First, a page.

Volunteers exchanged hope for humility as they washed the feet of nearly 500 F.L. Stanton and Cleveland Avenue elementary students and adorned them with brand new socks and shoes.
The nonprofit organization behind the experience, Samaritan’s Feet, aims to inspire impoverished children around the world and to offer encouragement to those who need it most.
“All of us today need a positive message, and we’re trying
to give a positive message of hope,” said Phil Campbell, Samaritan’s Feet regional
director of operations. “That message of hope is dream big dreams, education is
the key, and never give up. To have a total stranger come in and serve that message
of hope is amazing. They will never forget this day as long as they live.”
Since its founding in 2003, Samaritan’s Feet and its
partners have distributed over 6.8 million pairs of shoes in 108 countries. Volunteers,
which included school staff and community members, served about 300 students at
F.L. Stanton on Jan. 16 and 200 students at Cleveland Avenue on Jan. 18.
Crim Open Campus High School senior Keyshawn Releford hopes to one day become a carpenter or engineer.
Thanks to the hands-on experience he’s gaining at school, Keyshawn is well on his way to fulfilling that special dream. Now enrolled in the Crim Entrepreneurship class, Keyshawn and his classmates are busy learning to repair and refurbish gently used couches – all in an effort to support students’ basic needs, provide academic scholarships, and help families in need.
Known as “Couches for a Cause,” the class gives Crim students the opportunity to repair gently used, handcrafted, contemporary couches and chairs by Joybird and later sell their handiwork to the public – all for a fraction of the cost. If sold brand new, many of the couches retail for $1,200-$3,000; most now sell between $300 and $750.
Keyshawn and his classmates were recently given the opportunity to showcase their woodworking and carpentry skills on Thursday, Jan. 10, during Crim’s second annual “Couches for a Cause Silent Auction.” With couches and chairs of every hue lining the school’s halls, community members perused, made bids, and purchased several pieces of furniture. The school hopes to top last year’s proceeds of $20,000.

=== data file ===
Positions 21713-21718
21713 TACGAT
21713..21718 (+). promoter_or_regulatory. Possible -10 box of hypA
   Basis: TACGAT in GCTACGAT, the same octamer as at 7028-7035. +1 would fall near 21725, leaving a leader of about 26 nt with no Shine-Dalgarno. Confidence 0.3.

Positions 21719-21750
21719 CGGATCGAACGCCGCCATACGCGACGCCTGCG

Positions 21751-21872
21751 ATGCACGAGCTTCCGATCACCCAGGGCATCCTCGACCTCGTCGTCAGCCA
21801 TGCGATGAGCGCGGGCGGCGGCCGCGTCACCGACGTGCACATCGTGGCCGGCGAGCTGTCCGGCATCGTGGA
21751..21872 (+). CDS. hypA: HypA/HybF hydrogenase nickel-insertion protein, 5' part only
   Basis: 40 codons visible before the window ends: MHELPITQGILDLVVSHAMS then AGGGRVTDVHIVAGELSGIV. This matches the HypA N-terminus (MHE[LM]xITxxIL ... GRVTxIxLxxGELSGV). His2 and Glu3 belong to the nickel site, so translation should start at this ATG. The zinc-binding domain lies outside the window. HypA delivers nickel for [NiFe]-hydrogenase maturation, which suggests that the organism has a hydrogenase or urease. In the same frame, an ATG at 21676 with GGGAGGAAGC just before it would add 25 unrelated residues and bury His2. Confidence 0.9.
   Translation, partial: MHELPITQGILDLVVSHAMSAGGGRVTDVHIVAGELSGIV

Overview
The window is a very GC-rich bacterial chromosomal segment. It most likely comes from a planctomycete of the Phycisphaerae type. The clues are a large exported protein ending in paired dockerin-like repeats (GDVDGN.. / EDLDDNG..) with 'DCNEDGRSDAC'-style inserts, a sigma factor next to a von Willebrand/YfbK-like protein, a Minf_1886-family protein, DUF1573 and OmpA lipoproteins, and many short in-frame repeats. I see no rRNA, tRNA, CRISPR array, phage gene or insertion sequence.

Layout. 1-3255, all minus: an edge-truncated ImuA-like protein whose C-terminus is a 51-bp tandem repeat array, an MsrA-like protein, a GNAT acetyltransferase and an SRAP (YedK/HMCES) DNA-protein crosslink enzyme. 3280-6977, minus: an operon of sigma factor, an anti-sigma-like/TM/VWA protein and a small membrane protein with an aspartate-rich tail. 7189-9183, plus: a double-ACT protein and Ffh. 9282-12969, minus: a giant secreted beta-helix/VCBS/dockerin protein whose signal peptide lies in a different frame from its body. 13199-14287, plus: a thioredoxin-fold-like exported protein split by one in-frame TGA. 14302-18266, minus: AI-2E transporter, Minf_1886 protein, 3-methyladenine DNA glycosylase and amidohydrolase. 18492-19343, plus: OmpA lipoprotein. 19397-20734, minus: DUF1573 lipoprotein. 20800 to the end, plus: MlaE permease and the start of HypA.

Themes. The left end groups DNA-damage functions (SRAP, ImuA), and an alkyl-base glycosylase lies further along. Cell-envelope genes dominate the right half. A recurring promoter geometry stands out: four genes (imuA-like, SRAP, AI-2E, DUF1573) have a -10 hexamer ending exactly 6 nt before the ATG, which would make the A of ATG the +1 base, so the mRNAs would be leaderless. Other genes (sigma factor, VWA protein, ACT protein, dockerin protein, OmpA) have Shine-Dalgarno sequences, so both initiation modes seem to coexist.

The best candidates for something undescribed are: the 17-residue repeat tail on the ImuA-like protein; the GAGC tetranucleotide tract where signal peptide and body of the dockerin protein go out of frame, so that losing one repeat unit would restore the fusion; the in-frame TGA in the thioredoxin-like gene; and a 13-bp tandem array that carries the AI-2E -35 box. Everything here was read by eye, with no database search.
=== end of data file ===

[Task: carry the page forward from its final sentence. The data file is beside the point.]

“It’s been a great experience,” said Keyshawn, who is 17. “I’ve learned how to do more and become better at construction.”
Those words are music to construction teacher Gerald Lake’s ears. Lake and Crim Principal Dawn Parker established the class in 2018 with the intention of teaching students the basics of construction and developing and strengthening their teamwork, communication and entrepreneurial skills, while also giving back to the school and community in the form of scholarships and donations.
According to Lake, the class is designed to teach everything from construction safety skills and tool identification, to creating couch frames, fabricating new pieces and developing basic entrepreneurship skills. This includes marketing, advertising and negotiating deals, as well as collecting money and invoices. Students also deliver furniture to families in need.
Lake said students are not only gaining useful skills, but they’re also building community by helping others.
“I’m quite proud,” Lake said. “Students are able to concentrate and create things in here. They’re getting great employability skills, and as a teacher, watching them grow and learn is what’s really important. They bring really great energy into the classroom.”
“I never would’ve dropped out of college if I’d had my posse with me.”
This statement, made by an anonymous student, was the impetus for The Posse Foundation.
For 30 years, the college access program has identified and trained young scholars who might be overlooked by prestigious schools and placed them in supportive, multicultural groups of 10 students — posses. With mentoring and full-tuition leadership scholarships from partner colleges, Posse scholars graduate at a rate of 90 percent.
Students in the Atlanta chapter were honored at an awards ceremony held Jan. 10 at Fox Theatre.
“Scholars here tonight competed against 1,400 of Atlanta’s best and brightest students who were nominated this year. We saw something special in each and every one of them,” said Posse Atlanta Director Zenith Houston during her remarks. “This class of scholars will join a legacy of scholars who are really making a difference in becoming leaders in the workforce.”